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Honeybees and Wild Bees—Which are the Nectar Hogs?

June 01, 2016

Honey, Honey Bees

With spring in full swing, many large scale orchards have begun working with beekeepers, in that beekeepers set up their colonies to pollinate the orchard’s crop while ensuring their honeybees have ample sources of nectar during blooming season. Whether it’s apple or almond production, the honeybees form mutually beneficially relationships with the crops. Of course, once the pollination job is completed, it’s in the honeybees’ best interest to be removed quickly to avoid overexposure to pesticides. However, one CA bee broker, Joe Traynor, whose bees pollinate almonds every year, hypothesizes there is another reason to remove colonies—honeybees are “nectar hogs” that can deplete trees’ resources if they keep collecting nectar after pollination.

Traynor’ speculation, which, as a consultant and manager of Scientific Ag Co, he was able to write in an article, comes from the desire to “throw things out there to make people think. There’s no basis of proof, but I would like to see it tested.” By throwing this theory out there, Traynor echoed the observations of University of California researchers including Ted DeJong. “It’s an interesting theory,” DeJong said, “but it’s not that simple.”

DeJong pointed out that the warmer temperatures at which bees thrive are also at levels by which trees show higher growth rates, demanding more carbohydrates. “If carbohydrate demands for all fruit are greater than the trees can supply,” DeJong argued, “then some fruit abort and those fruit drop,” which could be believed to be caused by large losses of nectar by ‘nectar hog’ honeybees as Traynor theorizes.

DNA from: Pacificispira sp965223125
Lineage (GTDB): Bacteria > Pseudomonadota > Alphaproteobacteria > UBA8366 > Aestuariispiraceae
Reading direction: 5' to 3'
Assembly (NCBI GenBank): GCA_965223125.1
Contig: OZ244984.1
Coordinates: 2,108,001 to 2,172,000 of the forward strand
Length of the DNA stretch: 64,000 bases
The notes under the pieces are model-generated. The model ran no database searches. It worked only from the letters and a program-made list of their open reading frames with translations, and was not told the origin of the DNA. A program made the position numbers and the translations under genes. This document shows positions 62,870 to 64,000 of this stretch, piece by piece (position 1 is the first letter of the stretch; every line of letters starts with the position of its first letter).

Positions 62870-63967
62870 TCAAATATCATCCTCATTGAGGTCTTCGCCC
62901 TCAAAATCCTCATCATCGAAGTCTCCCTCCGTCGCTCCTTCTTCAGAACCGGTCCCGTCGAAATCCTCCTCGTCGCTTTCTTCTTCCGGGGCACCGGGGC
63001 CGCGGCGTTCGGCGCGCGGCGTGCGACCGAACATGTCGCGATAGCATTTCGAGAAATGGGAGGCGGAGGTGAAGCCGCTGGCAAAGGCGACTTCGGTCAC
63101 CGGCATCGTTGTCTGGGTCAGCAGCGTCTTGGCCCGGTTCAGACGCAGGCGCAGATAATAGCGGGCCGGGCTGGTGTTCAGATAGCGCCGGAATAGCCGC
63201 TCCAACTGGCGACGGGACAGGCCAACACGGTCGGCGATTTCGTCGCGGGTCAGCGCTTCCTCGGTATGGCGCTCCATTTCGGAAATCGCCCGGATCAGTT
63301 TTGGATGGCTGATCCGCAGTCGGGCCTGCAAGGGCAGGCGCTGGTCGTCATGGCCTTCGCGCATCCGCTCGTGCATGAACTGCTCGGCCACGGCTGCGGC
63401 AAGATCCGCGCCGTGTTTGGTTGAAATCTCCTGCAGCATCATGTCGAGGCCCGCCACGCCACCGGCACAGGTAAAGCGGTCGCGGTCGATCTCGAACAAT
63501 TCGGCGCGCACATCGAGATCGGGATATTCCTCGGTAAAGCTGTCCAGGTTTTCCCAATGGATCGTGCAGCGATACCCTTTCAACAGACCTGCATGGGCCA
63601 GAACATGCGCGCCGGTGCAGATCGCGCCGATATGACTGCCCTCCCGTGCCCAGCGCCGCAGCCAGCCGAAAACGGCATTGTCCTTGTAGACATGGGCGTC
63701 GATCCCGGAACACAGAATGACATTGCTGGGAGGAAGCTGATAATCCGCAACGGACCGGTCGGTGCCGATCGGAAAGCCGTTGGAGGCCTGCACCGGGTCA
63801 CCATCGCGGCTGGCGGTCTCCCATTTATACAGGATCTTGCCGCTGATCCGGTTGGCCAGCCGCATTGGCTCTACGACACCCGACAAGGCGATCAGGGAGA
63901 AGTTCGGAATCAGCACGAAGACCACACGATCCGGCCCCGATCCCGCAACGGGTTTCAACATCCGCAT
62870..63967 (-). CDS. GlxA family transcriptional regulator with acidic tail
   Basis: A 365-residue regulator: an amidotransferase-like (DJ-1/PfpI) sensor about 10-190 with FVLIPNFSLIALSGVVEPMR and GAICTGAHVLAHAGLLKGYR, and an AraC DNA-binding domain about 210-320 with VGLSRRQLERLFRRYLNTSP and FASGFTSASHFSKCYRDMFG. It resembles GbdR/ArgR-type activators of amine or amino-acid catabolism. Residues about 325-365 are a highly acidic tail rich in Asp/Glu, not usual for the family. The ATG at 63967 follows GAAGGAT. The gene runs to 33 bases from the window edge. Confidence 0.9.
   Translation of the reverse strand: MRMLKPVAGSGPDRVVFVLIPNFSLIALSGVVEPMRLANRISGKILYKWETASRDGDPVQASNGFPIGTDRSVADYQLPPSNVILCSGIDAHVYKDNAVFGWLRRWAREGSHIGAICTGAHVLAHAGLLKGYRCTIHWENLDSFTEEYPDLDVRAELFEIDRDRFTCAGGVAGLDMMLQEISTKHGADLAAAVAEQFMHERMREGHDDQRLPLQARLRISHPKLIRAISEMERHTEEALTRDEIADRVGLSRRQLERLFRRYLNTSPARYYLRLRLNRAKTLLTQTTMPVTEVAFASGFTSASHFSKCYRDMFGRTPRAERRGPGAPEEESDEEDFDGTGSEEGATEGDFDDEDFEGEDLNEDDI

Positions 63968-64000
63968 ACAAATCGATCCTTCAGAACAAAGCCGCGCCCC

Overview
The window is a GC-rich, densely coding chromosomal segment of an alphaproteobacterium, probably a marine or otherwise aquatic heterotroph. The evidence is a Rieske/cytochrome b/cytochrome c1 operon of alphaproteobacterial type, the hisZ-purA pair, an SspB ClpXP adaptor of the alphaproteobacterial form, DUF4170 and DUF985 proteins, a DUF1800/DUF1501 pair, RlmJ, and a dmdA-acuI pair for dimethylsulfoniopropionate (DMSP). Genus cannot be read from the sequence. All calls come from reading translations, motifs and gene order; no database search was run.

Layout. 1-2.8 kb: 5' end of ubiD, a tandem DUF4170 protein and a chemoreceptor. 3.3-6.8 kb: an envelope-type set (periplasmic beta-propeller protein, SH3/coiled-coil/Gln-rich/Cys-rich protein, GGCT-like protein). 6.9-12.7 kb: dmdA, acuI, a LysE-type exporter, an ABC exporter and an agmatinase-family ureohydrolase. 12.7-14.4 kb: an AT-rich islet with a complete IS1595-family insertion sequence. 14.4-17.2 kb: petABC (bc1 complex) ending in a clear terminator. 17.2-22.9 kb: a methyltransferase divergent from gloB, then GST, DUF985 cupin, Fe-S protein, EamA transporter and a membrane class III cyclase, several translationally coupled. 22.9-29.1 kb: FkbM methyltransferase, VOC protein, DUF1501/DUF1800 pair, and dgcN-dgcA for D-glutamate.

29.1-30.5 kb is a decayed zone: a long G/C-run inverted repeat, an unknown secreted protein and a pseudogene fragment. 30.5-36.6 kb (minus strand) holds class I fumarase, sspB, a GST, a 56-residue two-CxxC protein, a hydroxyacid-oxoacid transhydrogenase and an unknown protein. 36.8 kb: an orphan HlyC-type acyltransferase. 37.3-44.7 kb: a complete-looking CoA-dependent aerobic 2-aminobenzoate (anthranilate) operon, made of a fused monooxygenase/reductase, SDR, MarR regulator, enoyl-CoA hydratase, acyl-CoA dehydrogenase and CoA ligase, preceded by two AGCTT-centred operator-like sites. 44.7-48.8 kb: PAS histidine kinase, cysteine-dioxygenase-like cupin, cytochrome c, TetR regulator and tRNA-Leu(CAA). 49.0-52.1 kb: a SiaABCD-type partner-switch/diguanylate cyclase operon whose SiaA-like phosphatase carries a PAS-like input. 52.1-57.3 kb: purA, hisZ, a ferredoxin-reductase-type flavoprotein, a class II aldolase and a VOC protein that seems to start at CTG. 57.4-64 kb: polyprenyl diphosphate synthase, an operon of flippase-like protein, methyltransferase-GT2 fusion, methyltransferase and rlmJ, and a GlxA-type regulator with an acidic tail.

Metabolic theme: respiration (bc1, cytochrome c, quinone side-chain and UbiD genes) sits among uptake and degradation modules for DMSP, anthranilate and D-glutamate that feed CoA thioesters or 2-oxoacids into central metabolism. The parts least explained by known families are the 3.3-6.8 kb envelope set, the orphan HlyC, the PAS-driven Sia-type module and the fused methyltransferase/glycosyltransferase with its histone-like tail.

Traynor believes it’s possible for honeybees to visit trees often and take away energy they need for nut development. His bees this year weighed perhaps 10-15 pounds per colony more when they were removed. Honeybees, as per evolution and breeding, have learned to store nectar “far in excess of their immediate needs” for honey. If honeybees forage in orchards after pollination is over, the bees turn almond trees into nectar producing machines, causing trees to “bleed” carbohydrates they need for production.

As Traynor states, “weather during almond bloom can be too good. Warm spells right after pollination could cause excess nectar flow and collection by honeybees. This could explain why disappointing almond crops sometimes occur after ideal weather throughout the blooming period.” Citing USDA studies from 1977, Traynor noticed wild bees as pollinators collect relatively little nectar from flowers, “enough to fuel their flights to flowers and serve as ‘glue’ for their pollen loads,” hence Traynor’s name for honeybees:  nectar hogs. Such facts even have researchers studying wild bees as alternatives for large scale pollination and has Traynor’s theory gaining enough traction for farmers and beekeepers to closely regulate honeybee activity during blooming season.

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